If gender no longer determines whom you can marry and who
can serve in combat, then should it still determine who can play on which high
school sports teams?
That question now confronts the Pennsylvania Interscholastic
Athletic Association because a Pennsylvania judge earlier this month turned
down the PIAA’s request to modify a 1975 state court ruling regarding girls playing
on boys’ high school athletic teams. Call
it the law of unintended consequences: Pennsylvania
Commonwealth Court Judge Kevin Brobson’s recent ruling lets boys play on high
school girls’ sports teams – at least for now.
No doubt as old as time, the quest for gender equality began
in earnest in the United States in 1848 with the “Declaration on Sentiments“
in Seneca Falls, New York, gained momentum with ratification of the 19th
Amendment in 1920, and arguably took its next major step in the early 1970’s as
dwindling United States involvement in the Viet Nam War made the unfairness of
a male-only military draft inconsequential.
In 1972, social and political forces coincided as Ms. Magazine debuted on the newsstand, Congress
passed Title IX of the Education Amendments Act, and Congress passed and sent
to the states for ratification the Equal Rights Amendment.
Written in 1923 by suffragist leader Alice Paul and
introduced without success into every session of Congress since 1923, the ERA
provided simply that “Equality of rights under the law shall not be denied or
abridged by the United States or by any state on account of sex.” ERA opponents argued at the time that the
proposed amendment would lead to such perceived horrors as public lesbianism, gay
marriage, no-fault divorce, abortion on demand, fatherless children, women in
men’s locker rooms, and even unisex washrooms.
Although the ERA has still not been ratified by the necessary
38 states, many of its goals have already been adopted by custom or by state
and federal law, most notably the equal educational opportunity amendments of Title
IX and the equal employment opportunity provisions of Title VII of the Civil
Rights Act of 1965.
Under Title IX, women are guaranteed equal educational
opportunity with men, which since Cohen v. Brown University in 1996 has meant proportional opportunities
on varsity athletic teams. Because the
biggest money-making intercollegiate sport (major college football) requires
about 100 male scholarship players to be competitive, however, and because
nearly three out of five current undergraduates at U.S. four-year institutions are
now female, that has meant eliminating men’s varsity athletic teams, typically
swimming, gymnastics, baseball, volleyball, and sometimes hockey or crew.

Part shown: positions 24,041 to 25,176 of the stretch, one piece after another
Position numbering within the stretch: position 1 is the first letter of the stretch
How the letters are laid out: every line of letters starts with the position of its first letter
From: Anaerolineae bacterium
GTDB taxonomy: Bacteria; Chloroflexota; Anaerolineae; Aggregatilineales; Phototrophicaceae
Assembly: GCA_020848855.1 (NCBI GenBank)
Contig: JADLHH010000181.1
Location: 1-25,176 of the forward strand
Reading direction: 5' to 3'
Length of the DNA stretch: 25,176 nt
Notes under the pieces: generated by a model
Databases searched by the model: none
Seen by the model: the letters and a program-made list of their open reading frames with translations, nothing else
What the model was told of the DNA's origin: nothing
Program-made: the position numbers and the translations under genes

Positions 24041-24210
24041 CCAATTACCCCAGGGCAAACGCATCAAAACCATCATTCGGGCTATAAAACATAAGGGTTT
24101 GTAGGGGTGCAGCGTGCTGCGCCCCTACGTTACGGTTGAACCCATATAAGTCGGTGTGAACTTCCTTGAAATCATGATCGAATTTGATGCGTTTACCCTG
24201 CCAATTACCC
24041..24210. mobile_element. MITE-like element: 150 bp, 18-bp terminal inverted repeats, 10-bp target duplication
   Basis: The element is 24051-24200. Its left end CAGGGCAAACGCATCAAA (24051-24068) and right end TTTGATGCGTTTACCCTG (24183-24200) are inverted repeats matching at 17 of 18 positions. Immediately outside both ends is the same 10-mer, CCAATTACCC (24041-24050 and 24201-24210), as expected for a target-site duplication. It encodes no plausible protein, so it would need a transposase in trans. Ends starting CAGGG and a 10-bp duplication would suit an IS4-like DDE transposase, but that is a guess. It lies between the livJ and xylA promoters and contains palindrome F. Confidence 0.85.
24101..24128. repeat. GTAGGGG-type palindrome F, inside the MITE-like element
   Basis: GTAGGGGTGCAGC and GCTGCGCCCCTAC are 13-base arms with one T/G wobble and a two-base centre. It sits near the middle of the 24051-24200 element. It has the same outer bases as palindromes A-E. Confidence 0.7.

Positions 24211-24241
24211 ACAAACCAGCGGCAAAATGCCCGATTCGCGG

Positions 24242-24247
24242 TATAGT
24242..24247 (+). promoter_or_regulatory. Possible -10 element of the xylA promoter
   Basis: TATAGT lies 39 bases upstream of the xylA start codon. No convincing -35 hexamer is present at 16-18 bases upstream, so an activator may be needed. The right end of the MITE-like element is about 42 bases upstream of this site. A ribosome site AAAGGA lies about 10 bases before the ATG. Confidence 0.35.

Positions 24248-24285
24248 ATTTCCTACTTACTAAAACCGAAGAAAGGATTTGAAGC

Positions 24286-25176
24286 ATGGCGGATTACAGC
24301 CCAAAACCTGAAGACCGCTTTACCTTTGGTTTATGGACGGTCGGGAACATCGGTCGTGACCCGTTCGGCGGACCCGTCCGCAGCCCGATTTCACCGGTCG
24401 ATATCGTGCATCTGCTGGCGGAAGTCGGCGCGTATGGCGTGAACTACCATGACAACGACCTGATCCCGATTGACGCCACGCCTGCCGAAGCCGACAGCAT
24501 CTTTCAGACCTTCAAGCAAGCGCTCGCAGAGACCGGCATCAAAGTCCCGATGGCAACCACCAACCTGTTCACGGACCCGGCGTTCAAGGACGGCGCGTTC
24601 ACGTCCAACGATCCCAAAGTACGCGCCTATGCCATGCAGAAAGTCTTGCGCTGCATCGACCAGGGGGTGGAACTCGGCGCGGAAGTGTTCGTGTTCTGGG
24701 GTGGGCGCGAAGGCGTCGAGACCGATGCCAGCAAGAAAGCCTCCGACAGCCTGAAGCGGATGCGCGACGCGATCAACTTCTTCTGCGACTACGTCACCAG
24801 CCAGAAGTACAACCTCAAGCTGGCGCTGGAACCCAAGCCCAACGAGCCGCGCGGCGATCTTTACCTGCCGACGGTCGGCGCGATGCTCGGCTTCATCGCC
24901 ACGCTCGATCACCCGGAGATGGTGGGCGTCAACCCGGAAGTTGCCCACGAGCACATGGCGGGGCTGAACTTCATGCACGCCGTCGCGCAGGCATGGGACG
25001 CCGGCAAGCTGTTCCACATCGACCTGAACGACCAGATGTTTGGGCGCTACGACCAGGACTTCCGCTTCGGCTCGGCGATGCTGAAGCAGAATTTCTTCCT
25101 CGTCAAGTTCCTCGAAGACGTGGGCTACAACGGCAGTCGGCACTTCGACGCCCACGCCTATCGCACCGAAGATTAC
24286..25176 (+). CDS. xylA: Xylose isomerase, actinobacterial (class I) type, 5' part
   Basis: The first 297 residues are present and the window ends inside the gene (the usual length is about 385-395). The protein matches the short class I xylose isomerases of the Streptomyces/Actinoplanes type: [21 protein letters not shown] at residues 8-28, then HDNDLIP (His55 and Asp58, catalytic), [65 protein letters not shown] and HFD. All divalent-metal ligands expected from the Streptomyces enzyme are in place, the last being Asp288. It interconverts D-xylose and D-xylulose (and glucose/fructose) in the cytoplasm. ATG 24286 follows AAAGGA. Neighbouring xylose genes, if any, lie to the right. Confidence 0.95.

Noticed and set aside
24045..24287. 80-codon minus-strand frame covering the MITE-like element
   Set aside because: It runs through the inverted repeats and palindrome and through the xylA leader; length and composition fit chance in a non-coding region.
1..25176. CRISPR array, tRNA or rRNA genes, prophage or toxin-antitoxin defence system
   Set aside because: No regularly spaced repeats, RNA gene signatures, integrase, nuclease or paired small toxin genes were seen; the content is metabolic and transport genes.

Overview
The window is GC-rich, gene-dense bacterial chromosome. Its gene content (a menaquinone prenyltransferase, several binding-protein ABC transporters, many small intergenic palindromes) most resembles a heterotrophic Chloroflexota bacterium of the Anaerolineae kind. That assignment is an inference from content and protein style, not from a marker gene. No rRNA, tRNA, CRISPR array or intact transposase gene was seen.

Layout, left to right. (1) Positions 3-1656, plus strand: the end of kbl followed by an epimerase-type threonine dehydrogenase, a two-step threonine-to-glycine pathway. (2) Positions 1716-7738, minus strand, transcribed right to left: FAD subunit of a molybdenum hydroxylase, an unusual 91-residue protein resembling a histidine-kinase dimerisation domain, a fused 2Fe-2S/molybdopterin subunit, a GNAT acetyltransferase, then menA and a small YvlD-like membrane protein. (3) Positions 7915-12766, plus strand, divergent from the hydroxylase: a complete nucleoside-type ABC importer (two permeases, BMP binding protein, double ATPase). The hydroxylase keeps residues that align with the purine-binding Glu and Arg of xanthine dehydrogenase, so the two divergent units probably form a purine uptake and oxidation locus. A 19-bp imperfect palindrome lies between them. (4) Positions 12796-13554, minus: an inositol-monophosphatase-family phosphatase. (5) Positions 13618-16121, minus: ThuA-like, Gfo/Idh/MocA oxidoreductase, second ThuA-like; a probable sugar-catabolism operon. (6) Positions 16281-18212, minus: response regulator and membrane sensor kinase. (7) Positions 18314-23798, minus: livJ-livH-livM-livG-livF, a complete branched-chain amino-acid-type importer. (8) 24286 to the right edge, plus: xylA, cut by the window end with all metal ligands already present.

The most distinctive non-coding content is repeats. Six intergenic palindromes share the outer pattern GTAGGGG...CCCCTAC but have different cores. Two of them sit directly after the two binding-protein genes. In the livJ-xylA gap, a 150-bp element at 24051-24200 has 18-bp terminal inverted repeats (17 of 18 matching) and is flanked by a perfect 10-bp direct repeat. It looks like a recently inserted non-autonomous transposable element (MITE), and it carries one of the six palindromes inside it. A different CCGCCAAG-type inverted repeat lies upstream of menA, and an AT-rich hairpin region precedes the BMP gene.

While seemingly unfair to young men, the result has generally
been good for young women: helping them to keep fit, to learn teamwork, to
develop self-confidence, and to earn college scholarships. Meanwhile, however, what to do with all those
boys and young men who want to play sports but can’t find a team?
In college the answer is usually to play a club sport or to choose
another sport or even another college.
But in states like Pennsylvania, which has had its own Equal Rights
Amendment since 1971, the answer has been to let high school boys play on high
school girls’ sports teams when there is no boys’ team.
The Pennsylvania ERA, like the proposed national ERA,
provides that “[e]quality of rights under the law shall not be denied or
abridged in the Commonwealth of Pennsylvania because of the sex of the
individual.” (Pa. Const. art. I, § 28.) In 1975 a
Pennsylvania state court said this means the PIAA must permit girls to compete
on high school boys’ sports teams.
At present, according to Associated
Press reports of a recent survey to which about half of PIAA schools
responded, 104 of 1400 PIAA schools have had girls who played boys’ football,
112 who wrestled boys, and 34 who played boys’ soccer. But about three in five Pennsylvania high
schools also allow boys to play on girls’ teams, including 38 in field hockey,
fourteen in volleyball, eight in lacrosse, five in soccer, and one each in
swimming and tennis. The PIAA and some
of its members don’t approve, and sued to modify the 1975 court decision to prevent
boys from competing on girls’ teams while still permitting girls to compete on
Judge Brobson rightly ruled that he has no power to change
PIAA policies or to give advisory opinions. “If PIAA, as the primary
policymaking body for interscholastic competition in the Commonwealth, believes
it is appropriate to take action in this area,” he
said instead, “then it should take the first step into the breach and
create a policy.” “Only then,” he
continued, “if that policy is challenged in a court of law, may its
constitutionality be evaluated.”
Whether boys competing on
girls’ teams – or girls competing on boys’ – makes any sense is in the eye of
the beholder. But since Brown v. Board of Education, the United States has at least
paid lip service to the notion that “separate educational facilities are
inherently unequal,” and Title IX cases hold that school athletic programs are subject
to the law governing educational facilities.
What’s sauce for the goose
should be sauce for the gander, but how this will play out in Pennsylvania
remains to be seen.